Quality at Source
Quality at the source is a lean manufacturing principle which defines that quality output is not only measured at the end of the production line but at every step of the productive process and being the responsibility of each individual who contributes to the production or on time delivery of a product or service. In a practical sense it would involve each operator checking his or her own work before the part/component or product is sent to the next step in the process. This practice when first implemented within the workforce will be a challenging change to company culture but will highlight the relevance of the product’s or service’s conformance to customer requirements and standards, thus also imparting the importance of quality standards and customer satisfaction within the workforce.
Implementing Quality at the source
In order to make the cultural shift within an operation’s workforce to embrace quality at the source the following items should be considered:
- Employee understanding of who the customer is and their requirements.
- Internal quality audits -Employee and team awareness of quality standards and benchmarks.
- Employee understanding of the customer’s intended use of the product or service.
- Multi-skilled workforce which can provide support and help in different process steps.
- Required tools and technology to identify quality flaws and rectify them in an efficient manner.
- Proper data collection and tracking of quality faults
Open communication of standards, performance and processes.
The advantages of quality at the source are many, including: better informed employees, cultural awareness of the importance of quality to the customer, reduction in rework expenses, reduction in production waste, improvement in plant and process OEE , and most importantly he empowerment of employees in achieving the desired quality standard required by customers.
Zero Defects – The Theory and Implementation
Zero defects theory ensures that there is no waste existing in a project. Waste refers to all unproductive processes, tools, employees and so on. Anything that is unproductive and does not add value to a project should be eliminated, called the process of elimination of waste. Eliminating waste creates a process of improvement and correspondingly lowers costs. Common with the zero defects theory is the concept of “doing it right the first time” to avoid costly and time-consuming fixes later in the project management process.
Zero defects theory is based on four elements for implementation in real projects.
- Quality is a state of assurance to requirements. Therefore, zero defects in a project means fulfilling requirements at that point in time.
- Right the first time. Quality should be integrated into the process from the beginning, rather than solving problems at a later stage.
- Quality is measured in financial terms. One needs to judge waste, production and revenue in terms of budgetary impact.
- Performance should be judged by the accepted standards, as close to perfection as possible.
Zero Defects – Pros and Cons
The clear advantage of achieving a zero defect level is waste and cost reduction when building products to customer specifications. Zero defects means higher customer satisfaction and improved customer loyalty, which invariably leads to better sales and profits.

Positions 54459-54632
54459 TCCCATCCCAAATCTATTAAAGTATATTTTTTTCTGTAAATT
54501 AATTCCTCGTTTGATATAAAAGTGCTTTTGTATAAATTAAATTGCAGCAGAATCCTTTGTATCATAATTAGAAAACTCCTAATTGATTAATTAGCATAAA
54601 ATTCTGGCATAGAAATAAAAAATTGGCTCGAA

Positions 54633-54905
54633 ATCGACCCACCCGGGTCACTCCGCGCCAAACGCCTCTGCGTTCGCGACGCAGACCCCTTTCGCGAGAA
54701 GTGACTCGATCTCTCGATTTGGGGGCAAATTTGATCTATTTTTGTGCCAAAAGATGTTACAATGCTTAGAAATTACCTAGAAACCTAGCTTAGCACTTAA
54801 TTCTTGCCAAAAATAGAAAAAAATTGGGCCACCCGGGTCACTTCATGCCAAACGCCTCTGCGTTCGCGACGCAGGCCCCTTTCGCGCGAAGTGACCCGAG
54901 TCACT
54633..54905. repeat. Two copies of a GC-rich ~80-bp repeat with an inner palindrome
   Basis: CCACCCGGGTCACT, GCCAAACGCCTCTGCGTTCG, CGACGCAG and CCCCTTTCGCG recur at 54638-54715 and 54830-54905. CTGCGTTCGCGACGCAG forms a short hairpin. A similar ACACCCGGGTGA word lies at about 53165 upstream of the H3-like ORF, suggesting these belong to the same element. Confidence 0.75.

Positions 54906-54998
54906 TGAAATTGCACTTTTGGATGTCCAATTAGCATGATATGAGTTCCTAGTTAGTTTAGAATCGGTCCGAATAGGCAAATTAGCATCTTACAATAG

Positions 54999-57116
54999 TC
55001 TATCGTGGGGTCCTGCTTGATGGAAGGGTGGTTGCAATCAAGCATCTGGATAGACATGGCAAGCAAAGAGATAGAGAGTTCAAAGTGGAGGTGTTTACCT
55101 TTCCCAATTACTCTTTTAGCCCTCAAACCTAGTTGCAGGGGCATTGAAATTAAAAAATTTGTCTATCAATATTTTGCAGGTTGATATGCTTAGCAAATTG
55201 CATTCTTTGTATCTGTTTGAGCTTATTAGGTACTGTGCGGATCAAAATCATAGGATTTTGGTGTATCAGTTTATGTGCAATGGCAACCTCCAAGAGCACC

Nonetheless, a zero defects goal could lead to a scenario where a team is striving for a perfect process that cannot realistically be met. The time and resources dedicated to reaching zero defects may negatively impact performance and put a strain on employee morale and satisfaction. There can also be negative implications when you consider the full supply chain with other manufacturers that might have a different definition of zero defects.
In the end, the quest for zero defects is an admirable objective in itself, and most companies find that the pros outweigh the cons. By striving for stringent but accepted standards of defects, companies can build better processes and create an environment of continuous service improvement.
Cost of Quality
It’s a term that’s widely used – and widely misunderstood.
The “cost of quality” isn’t the price of creating a quality product or service. It’s the cost of NOT creating a quality product or service.
Every time work is redone, the cost of quality increases. Obvious examples include:
- The reworking of a manufactured item.
- The retesting of an assembly
- The rebuilding of a tool
- The correction of a bank statement
The reworking of a service, such as the reprocessing of a loan operation or the replacement of a food order in a restaurant
Categorization of Quality Costs
The cost of quality is generally classified into four categories:
- External Failure Cost
- Internal Failure Cost
- Inspection (appraisal) Cost
- Prevention Cost
External Failure Cost: Cost associated with defects found after the customer receives the product or service. Example: Processing customer complaints, customer returns, warranty claims, product recalls.
Internal Failure Cost: Cost associated with defects found before the customer receives the product or service. Example: Scrap, rework, re-inspection, re-testing, material review, material downgrades
Inspection (appraisal) Cost: Cost incurred to determine the degree of conformance to quality requirements (measuring, evaluating or auditing). Example: Inspection, testing, process or service audits, calibration of measuring and test equipment.
Prevention Cost: Cost incurred to prevent (keep failure and appraisal cost to a minimum) poor quality. Example: New product review, quality planning, supplier surveys, process reviews, quality improvement teams, education and training.